When filtering reports, sometimes you want to retrieve records with or without other related records, but have no need for the related objects fields or data. A typical use case is to identify a record WITHOUT another related record, sometimes described as an exception report. Maybe you want to know which Opportunities don’t have any Activities this week or you are trying to find all Accounts that became customers last quarter. You can achieve this using Cross Filters.
Cross Filters are a great way to level up your awesome admin reporting skills, enabling you to declaratively find essential information without creating custom report types or rollup fields.
What is a Cross Filter?
Before we get started on how to use Cross Filters and examine some examples, let’s first define the “Cross” in “Cross Filter”.
In Salesforce and other relational databases, you have records and related records. You often have multiple objects related to one. Some examples are:
- Accounts related to Contacts
- Tasks related to Contacts
- Opportunities related to Accounts
- Leads related to Campaigns
In Salesforce, you see these relationships on every page with “Related” or “Related Lists”.
This means that we have two different types of records. In the example below, one is an Opportunity, and one is an Account; they are separate but related.
The Opportunity knows which Account it is related to using the Account Name field on the Opportunity.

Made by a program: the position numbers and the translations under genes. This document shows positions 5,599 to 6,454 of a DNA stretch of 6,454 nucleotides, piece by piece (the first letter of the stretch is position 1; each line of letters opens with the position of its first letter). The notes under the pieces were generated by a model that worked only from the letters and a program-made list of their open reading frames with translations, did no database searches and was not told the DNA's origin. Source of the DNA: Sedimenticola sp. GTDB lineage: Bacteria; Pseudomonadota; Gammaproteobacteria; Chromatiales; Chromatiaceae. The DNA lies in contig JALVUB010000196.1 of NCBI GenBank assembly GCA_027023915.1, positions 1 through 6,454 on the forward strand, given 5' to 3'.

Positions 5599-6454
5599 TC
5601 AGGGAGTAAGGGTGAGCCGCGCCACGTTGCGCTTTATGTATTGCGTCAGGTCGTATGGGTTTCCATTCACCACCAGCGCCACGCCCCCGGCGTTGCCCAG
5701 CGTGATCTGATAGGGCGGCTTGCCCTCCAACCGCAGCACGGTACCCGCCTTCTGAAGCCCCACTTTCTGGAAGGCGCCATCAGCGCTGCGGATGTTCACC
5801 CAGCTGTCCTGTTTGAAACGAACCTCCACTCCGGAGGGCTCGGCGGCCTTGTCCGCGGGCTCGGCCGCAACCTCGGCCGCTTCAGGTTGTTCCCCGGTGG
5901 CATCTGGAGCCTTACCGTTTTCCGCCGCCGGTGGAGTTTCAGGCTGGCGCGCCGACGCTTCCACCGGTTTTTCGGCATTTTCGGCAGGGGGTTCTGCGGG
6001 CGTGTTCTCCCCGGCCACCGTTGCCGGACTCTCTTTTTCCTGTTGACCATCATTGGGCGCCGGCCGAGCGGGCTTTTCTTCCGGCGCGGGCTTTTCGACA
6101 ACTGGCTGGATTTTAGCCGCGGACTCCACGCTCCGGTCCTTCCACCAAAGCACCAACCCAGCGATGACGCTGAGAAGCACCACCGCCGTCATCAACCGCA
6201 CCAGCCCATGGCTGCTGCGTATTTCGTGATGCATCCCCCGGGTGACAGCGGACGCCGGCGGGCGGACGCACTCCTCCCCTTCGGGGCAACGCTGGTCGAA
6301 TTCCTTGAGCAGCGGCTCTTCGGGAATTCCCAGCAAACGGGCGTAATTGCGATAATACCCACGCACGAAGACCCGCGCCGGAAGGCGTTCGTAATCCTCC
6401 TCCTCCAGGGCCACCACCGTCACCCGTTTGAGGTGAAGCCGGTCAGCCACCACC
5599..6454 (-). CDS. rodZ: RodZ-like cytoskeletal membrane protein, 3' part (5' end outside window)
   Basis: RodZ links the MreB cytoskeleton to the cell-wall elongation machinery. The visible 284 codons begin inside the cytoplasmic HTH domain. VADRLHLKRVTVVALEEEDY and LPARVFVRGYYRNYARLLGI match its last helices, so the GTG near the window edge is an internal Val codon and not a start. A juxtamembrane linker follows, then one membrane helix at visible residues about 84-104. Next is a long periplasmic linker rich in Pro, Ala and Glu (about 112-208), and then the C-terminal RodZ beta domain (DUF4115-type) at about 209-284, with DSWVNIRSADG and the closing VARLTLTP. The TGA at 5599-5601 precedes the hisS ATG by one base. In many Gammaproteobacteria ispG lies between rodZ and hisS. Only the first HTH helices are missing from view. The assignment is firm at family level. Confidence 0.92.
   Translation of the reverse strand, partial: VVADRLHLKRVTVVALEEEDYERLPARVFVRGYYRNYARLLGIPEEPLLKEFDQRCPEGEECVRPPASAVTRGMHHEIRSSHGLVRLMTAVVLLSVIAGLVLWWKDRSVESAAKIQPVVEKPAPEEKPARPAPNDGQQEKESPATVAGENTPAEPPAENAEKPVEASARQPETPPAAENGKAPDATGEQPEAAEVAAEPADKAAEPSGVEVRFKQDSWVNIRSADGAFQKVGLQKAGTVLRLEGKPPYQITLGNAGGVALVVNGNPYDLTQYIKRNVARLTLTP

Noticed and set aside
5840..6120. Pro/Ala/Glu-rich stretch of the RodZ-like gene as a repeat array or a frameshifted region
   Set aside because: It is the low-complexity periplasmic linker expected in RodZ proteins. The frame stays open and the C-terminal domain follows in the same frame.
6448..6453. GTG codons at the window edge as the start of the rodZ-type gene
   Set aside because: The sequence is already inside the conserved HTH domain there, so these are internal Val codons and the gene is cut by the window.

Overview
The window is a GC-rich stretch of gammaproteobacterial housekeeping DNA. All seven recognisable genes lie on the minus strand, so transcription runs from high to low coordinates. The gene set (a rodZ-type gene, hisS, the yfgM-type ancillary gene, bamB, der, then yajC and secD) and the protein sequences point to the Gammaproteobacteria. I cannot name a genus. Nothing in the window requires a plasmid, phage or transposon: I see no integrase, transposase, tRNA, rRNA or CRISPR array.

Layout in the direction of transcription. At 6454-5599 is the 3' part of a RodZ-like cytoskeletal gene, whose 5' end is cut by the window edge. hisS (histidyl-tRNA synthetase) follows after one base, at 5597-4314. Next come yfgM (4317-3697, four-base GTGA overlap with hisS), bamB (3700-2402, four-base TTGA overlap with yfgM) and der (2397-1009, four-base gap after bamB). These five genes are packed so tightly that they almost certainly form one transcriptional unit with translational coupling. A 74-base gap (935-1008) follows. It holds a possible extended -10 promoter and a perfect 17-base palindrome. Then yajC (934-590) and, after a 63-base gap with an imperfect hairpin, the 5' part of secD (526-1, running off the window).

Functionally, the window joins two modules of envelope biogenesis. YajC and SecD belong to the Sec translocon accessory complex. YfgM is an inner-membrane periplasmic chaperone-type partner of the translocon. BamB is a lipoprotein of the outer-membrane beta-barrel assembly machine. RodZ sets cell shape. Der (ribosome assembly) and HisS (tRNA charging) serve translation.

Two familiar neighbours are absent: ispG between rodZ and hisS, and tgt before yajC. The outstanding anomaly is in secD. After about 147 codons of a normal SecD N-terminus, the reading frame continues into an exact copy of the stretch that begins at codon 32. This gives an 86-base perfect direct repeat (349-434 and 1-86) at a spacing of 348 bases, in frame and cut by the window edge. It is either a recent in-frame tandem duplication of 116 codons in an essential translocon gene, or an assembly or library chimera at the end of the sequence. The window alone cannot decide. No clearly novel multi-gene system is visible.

In this example, the Account is the parent object and Opportunity is the child object.
When a Cross Filter is used, it is going across that relationship. More specifically, going down.
In the example image above, it is going down from Account to Opportunity. When you add a cross filter to a report, you are looking at the data in a Related List and filtering based on those child records.
How to Create a Cross Filter
In this example, we will start with an Opportunity report. We’re going to add a filter based on Products associated with the Opportunity. Keep in mind, the Cross Filter doesn’t require (or allow) you to display any fields from the child object, so if that’s what you want, you can do an Opportunities with Products report. In this example we’re going to look for Opportunities without Products.
First, create an Opportunity report and you should see this:
The majority of report types allow Cross Filters, but occasionally, the options are greyed out. Usually, this means that your organization has the option turned off because you are using Group or Professional Edition. Make sure you can see the “Add Cross Filter” action by going to the Filters panel and clicking the dropdown next to Filters. If you are following along with our example, click on it.
Now you will see a new section of filters pop up (you can have up to three!). The edit modal will prompt you to set the Parent and the Child.
As an example, Opportunities have Opportunity Line Items, Contact Roles, Quotes, etc. As another example, if the report were “Accounts With Cases”, then you would have the option of setting the parent as Account OR Case.